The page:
Human character changed: the Post-Impressionist exhibition of 1910 and the revolution in the arts immediately preceding World War One

The text that follows is an edited version of a lecture I gave some years ago to introduce a series of Ferens Fine Art lectures at the University of Hull on the topic of Post-Impressionism. The initial focus was on the first Post-Impressionist Exhibition in London in 1910, what it contained, and how the reaction to it was symptomatic of what was going on generally in the arts at this time. I have always thought that the period between roughly 1910 and 1914 was one of the most remarkable periods of creativity in the arts ever, and it was to be the topic of my PhD, but a book on Billy Wilder intervened; the thesis was never finished; and my career took a very different direction.

To begin with the quotation that provides the title of this essay, a famous quote from Virginia Woolf in an essay entitled ‘Mr Bennett and Mrs Brown’ published in 1924. “In or about December 1910,” she wrote, “human character changed.” Virginia Woolf was often deliberately playful and provocative in her artistic pronouncements; she was never, however, frivolous. The date she cited was carefully chosen: a conscious allusion to the first Post-Impressionist exhibition at the Grafton Gallery in London, which was the first extensive viewing that the public in England had been given of the work of artists such as Cezanne, Van Gogh, Gauguin and Picasso. The change in human character that Virginia Woolf was suggesting was not so much of a change of personality per se but a way of perceiving personality (1910 was also the year when Freud was giving a famous lecture on the origins and development of psychoanalysis) and also of the way of portraying character, in paint and in print. In the early years of the 20th century, artists in different fields were seeking a new language or mode of expression to render what the art critic Roger Fry called “the sensibilities of the modern outlook”.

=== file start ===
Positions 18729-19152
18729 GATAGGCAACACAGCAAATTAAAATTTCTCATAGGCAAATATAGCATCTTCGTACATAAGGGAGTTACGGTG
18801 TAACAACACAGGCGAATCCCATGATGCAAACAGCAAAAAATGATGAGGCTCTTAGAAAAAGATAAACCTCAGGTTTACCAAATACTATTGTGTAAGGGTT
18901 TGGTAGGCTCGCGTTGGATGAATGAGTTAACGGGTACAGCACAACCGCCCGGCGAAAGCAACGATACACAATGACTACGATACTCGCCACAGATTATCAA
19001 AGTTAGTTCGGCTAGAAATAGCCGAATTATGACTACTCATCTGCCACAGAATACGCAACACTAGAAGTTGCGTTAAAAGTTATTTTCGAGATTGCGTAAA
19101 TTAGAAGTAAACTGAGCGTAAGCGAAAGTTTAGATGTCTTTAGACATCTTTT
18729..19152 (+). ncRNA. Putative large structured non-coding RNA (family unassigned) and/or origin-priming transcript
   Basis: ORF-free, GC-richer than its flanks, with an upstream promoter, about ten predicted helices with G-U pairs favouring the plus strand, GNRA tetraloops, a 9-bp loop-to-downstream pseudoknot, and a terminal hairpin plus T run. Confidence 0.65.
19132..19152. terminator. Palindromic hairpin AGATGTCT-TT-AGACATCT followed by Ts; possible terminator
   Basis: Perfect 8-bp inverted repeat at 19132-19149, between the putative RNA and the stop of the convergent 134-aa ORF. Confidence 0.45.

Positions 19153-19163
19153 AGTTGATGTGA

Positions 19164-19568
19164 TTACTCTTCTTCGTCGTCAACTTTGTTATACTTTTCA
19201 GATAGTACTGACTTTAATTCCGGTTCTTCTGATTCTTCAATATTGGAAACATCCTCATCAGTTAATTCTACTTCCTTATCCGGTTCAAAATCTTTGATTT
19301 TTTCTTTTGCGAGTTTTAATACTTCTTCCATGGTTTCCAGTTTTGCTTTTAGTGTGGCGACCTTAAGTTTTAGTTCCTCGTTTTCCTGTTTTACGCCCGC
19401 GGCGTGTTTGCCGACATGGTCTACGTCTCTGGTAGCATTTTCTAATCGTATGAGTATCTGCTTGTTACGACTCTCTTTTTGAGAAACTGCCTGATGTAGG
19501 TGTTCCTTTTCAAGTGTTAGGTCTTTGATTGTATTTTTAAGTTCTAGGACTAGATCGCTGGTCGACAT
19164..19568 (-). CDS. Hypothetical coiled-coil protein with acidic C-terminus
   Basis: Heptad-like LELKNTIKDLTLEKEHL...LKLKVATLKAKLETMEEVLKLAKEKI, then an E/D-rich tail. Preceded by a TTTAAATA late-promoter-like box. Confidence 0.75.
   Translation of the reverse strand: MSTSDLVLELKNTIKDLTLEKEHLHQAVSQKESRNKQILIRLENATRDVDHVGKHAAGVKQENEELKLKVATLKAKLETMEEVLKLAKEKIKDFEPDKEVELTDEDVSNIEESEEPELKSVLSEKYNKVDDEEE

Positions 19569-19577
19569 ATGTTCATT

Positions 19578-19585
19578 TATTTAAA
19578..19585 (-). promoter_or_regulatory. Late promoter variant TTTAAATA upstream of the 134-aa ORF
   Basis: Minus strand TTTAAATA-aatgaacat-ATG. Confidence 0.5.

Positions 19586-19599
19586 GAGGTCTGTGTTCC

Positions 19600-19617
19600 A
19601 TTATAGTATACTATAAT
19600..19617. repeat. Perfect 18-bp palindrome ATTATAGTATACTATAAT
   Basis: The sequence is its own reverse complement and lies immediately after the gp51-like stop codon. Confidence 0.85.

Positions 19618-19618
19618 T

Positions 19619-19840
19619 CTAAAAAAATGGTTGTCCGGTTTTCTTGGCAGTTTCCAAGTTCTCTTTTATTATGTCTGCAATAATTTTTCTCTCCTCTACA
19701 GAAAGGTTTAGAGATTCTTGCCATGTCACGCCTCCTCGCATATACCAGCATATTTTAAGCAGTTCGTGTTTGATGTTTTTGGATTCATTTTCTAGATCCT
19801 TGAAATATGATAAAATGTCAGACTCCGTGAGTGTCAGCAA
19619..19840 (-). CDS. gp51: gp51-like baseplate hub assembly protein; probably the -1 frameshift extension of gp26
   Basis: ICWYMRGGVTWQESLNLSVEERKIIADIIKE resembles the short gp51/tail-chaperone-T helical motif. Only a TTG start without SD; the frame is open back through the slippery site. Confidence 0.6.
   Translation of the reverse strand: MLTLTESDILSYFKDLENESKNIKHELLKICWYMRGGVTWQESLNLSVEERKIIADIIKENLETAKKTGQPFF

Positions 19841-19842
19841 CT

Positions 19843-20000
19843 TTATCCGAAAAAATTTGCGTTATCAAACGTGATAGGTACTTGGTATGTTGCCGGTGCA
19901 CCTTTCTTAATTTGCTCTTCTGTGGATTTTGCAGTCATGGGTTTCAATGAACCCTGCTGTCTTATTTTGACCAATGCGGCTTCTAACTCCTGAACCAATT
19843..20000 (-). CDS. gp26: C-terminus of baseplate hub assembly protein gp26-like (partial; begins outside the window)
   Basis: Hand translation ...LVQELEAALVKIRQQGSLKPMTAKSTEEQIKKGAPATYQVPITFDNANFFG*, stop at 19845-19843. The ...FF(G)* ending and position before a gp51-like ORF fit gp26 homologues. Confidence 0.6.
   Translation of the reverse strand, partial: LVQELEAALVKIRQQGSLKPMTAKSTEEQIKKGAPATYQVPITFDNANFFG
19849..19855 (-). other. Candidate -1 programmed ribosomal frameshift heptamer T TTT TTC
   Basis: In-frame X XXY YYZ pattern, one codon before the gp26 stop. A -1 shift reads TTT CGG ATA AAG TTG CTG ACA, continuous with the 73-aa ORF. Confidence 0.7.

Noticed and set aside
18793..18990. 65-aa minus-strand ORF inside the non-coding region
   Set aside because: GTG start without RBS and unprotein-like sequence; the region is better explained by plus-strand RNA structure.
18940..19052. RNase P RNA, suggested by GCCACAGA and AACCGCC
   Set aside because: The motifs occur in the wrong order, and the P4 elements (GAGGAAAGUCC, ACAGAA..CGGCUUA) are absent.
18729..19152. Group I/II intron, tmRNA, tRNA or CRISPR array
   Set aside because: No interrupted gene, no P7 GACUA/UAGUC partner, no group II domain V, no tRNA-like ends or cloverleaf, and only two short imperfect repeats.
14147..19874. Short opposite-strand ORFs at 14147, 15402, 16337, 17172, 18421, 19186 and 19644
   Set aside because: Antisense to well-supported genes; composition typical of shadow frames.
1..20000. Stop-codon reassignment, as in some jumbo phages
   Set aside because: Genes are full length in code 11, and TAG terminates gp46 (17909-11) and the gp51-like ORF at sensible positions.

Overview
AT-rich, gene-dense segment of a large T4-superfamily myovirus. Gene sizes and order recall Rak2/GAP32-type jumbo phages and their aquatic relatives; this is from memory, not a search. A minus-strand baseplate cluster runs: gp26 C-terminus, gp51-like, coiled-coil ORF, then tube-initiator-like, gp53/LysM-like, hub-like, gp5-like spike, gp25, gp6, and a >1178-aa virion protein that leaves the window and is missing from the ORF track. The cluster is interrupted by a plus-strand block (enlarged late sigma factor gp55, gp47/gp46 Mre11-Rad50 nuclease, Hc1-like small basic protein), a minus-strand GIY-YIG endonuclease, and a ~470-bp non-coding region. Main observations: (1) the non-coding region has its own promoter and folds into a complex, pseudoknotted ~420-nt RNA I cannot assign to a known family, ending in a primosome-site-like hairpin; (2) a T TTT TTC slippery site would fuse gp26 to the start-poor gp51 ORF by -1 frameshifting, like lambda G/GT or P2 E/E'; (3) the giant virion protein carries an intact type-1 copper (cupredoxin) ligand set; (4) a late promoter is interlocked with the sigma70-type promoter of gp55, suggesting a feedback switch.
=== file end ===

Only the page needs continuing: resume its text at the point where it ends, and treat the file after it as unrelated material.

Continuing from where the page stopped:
It was Roger Fry who had organised the Exhibition, which had actually been opened to the press on November 5th (Virginia Woolf had allowed a little time for its impact to be felt). Needless to say, some critics seized on the date of bonfire night as symbolically significant, Robert Ross, for example, immediately suggesting that what these painters were up to was roughly analogous to what Guy Fawkes had planned for the Houses of Parliament, revealing the existence, as he put it, “of a widespread plot to destroy the whole fabric of European painting.” The Exhibition attracted huge publicity, and was widely denounced as being pornographic, degenerate and evil.

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